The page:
In the space below, describe your first reactions to The Enchanted Braid: Coming to Terms with Nature on the Coral Reef by Osha Gray Davidson.
Start with the big picture. What sort of feelings does the first chapter leave you with? From your reading of the first bit, how is this book both similar to and different from a typical text you might read in a science course? Without looking ahead... what do you anticipate of the text to come? Why? How do you think this read might compliment the use of more traditional textbooks, etc? Be text-based in your responses where possible and provide ample detail to back up your claims. Use the general guidelines of the attached rubrics to keep yourself on track...
I'm curious, did you know what "Cloisonne" jewelry was? perhaps I'm showing my lack of a clue in this area, but I certainly had to look it up. For those of you who also had no clue... allow me to support your laziness:
And, if you're interested, an extended definition of such a word is helpful as well. I get it now.
I also agree that using the term "love" is rather out of step for the typical "life science" text, but then again, we've all begun to establish what is different about this particular genre. I agree that word works quite nicely here. Boy, that is a tough word to use. It is so overused that it often carries less impact than we'd hope. I'd even go so far as to say that's a risky word to use in this case. I like bold writing.
I'm curious. What about the first page had you so sleepy?
*Image courtesy of Beadinggem on Flickr via Creative Commons
This response certainly stepped out in another direction. I like your passion here. I think there is much to agree with. While, at my age, I might go with "humans tend to be rather short-sighted," you came out of the box swinging with: "Humans are selfish and don't care about anything else, We will do anything to get what we want. Even destroy the world we live in." I like it. While you always have to be careful in writing with such passion... if you do it well, and carefully argue your conclusions with facts, then it will be something exciting and provocative to read.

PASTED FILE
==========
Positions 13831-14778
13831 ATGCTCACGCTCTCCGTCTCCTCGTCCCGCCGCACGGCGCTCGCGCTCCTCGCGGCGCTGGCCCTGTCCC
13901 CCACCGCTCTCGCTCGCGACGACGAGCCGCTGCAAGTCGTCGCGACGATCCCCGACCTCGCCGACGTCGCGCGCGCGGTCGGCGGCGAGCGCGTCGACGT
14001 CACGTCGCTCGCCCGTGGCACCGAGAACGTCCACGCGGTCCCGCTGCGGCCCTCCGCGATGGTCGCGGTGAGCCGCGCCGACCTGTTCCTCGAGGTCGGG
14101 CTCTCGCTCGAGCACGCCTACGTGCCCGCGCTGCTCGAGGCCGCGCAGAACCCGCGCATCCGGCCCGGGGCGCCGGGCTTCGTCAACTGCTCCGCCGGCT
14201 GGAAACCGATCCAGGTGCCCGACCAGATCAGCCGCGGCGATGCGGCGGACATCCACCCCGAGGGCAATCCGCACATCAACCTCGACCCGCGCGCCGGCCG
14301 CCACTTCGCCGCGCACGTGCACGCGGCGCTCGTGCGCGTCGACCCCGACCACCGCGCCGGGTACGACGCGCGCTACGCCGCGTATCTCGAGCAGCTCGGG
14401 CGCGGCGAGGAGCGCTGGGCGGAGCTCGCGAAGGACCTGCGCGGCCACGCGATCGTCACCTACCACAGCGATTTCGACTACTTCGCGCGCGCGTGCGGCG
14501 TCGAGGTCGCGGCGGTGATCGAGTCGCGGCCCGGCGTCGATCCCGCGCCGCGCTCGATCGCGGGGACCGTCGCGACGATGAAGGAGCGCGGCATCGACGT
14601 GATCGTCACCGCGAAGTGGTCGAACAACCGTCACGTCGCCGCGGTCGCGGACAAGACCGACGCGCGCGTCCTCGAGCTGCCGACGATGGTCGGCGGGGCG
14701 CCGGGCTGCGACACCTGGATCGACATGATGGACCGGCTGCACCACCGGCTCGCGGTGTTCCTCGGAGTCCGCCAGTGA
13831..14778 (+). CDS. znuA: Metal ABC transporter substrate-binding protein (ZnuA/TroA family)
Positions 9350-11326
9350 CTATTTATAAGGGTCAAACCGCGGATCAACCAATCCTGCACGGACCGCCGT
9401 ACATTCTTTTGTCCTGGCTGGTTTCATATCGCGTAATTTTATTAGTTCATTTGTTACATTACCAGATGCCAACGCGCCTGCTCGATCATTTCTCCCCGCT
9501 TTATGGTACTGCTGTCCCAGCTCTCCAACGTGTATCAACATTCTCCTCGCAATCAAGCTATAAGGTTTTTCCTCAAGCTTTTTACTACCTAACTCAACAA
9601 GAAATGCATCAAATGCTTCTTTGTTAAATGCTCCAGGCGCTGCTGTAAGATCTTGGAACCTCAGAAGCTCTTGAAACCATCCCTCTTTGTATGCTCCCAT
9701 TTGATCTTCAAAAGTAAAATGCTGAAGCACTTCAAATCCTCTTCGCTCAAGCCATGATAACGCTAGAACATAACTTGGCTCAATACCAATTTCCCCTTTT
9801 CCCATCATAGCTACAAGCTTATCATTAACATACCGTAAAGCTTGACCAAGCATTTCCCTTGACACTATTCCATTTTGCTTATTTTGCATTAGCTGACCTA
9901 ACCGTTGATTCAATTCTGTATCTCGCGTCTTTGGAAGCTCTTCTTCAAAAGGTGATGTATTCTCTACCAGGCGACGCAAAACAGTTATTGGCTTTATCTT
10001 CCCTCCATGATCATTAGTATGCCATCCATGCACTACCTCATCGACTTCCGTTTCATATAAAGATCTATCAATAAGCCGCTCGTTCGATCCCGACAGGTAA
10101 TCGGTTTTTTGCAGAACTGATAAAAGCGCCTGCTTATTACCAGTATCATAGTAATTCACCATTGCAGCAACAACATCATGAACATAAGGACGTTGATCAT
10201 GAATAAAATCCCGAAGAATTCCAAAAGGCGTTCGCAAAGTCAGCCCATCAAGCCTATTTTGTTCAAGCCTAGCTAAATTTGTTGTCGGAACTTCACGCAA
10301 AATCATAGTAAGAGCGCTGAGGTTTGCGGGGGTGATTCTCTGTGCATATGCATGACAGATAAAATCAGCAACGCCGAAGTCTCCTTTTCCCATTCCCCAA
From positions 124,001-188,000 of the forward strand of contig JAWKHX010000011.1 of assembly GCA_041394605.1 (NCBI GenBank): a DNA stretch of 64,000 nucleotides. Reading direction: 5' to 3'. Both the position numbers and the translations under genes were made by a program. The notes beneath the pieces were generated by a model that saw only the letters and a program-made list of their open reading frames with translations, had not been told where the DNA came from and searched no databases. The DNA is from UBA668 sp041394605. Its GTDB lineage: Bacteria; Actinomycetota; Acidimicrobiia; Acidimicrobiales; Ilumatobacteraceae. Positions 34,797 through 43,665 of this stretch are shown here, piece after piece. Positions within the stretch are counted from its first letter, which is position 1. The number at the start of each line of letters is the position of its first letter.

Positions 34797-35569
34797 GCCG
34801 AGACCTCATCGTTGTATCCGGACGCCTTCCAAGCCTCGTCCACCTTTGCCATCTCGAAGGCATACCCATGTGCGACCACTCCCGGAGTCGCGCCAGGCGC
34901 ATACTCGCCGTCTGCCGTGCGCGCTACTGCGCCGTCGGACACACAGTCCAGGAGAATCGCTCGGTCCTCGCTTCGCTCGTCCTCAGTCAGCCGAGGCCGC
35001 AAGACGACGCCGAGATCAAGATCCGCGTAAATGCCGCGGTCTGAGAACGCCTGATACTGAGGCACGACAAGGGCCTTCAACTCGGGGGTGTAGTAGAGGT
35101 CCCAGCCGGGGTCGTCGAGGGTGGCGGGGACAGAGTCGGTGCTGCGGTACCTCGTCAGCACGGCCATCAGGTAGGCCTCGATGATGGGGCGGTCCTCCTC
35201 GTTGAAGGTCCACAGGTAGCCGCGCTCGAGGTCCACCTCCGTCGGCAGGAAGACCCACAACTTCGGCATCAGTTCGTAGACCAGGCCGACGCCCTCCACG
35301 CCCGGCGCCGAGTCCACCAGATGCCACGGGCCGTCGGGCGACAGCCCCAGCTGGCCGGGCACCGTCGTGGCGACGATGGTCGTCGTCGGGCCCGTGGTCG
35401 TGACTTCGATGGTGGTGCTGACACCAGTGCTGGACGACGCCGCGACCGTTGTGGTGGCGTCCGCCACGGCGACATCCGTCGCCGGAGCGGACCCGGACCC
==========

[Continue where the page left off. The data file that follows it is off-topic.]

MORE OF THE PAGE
I also appreciate your feelings of "small-ness." Wait until you fly out over the reef. Wait until you are surrounded by it. Small is a good thing. We are small, we should feel small. It's just that we so often live so within ourselves that sooner or later we begin to be a bit blinded by our relative power... and the sometimes petty events of our daily social lives. Standing at the foot of a mountain is humbling. Swimming on a coral reef is humbling. I think humans could stand to be a bit more humble in general.
How do you think the world might be different if we really were more humble? What do you think it might take to get us there? Do you think any of that should be within the goals or objectives of this class?
Yes, you should always continue to learn. Being in college has taught me a lot about how you do more learning outside the classroom than in. I'm a studying Wildlife Conservation and Management with a minor in Speech Communications. I have been involved on campus and I can honestly say I've learned more being involved than in the classroom. For my major we are "highly recommended" to volenteer at Squaw Creek National Wildlife Reserve with anything that they need help with, that could be spending a day spraying mustard grass to helping teach a program. I have also be given the opportunity to get certifications through my major like GPS and Safe Capture:Chemical Immobilization.
"Coral reefs are literally overflowing with life; wherever you look on the reef, you will find life in astonishing variety and abundance." (Davidson 5).
Osha Gray Davidson has a wonderful way of etching an image in your mind with just his words! The vastness and extreme chaos of coral reefs were expressed wonderfully through this book, making it extremely easy to imagine everything he was trying to describe. It was enthralling to read about his experiences swimming on the Great Barrier Reef. Like many have commented before, this is no ordinary science textbook! That's what I love about it, that it's from a writer's point of view. I feel like I learned more from this chapter than reading the first chapter of a text book, or at least more of what really goes on in the coral reef than just the number of species of fish or plants.
I agree with Shelby G. about how my image of a coral reef changed when Davidson compared it to a rain forest! I've always thought rain forests to be this huge abundance of wildlife and bugs and plants and all things you could imagine. Just looking at the cover of the Enchanted Braid you can see tons of different types of organisms, but the comparison to the rain forest makes it seem like so much more. There are hundreds of little organisms where we can't even see!
I anticipate that there will be more in-depth descriptions and explanations of coral reefs and more about how they made the author feel when he was swimming through them. I love the way Davidson is dedicated to the coral reef and even calls the water his obsession. I hope he continues to express his love for coral reefs and the ocean itself and be as descriptive and colorful as he has been!
This response was well written. I know what you mean when you say it was enthralling to read about his experiences!They really grab and take hold of your imagination.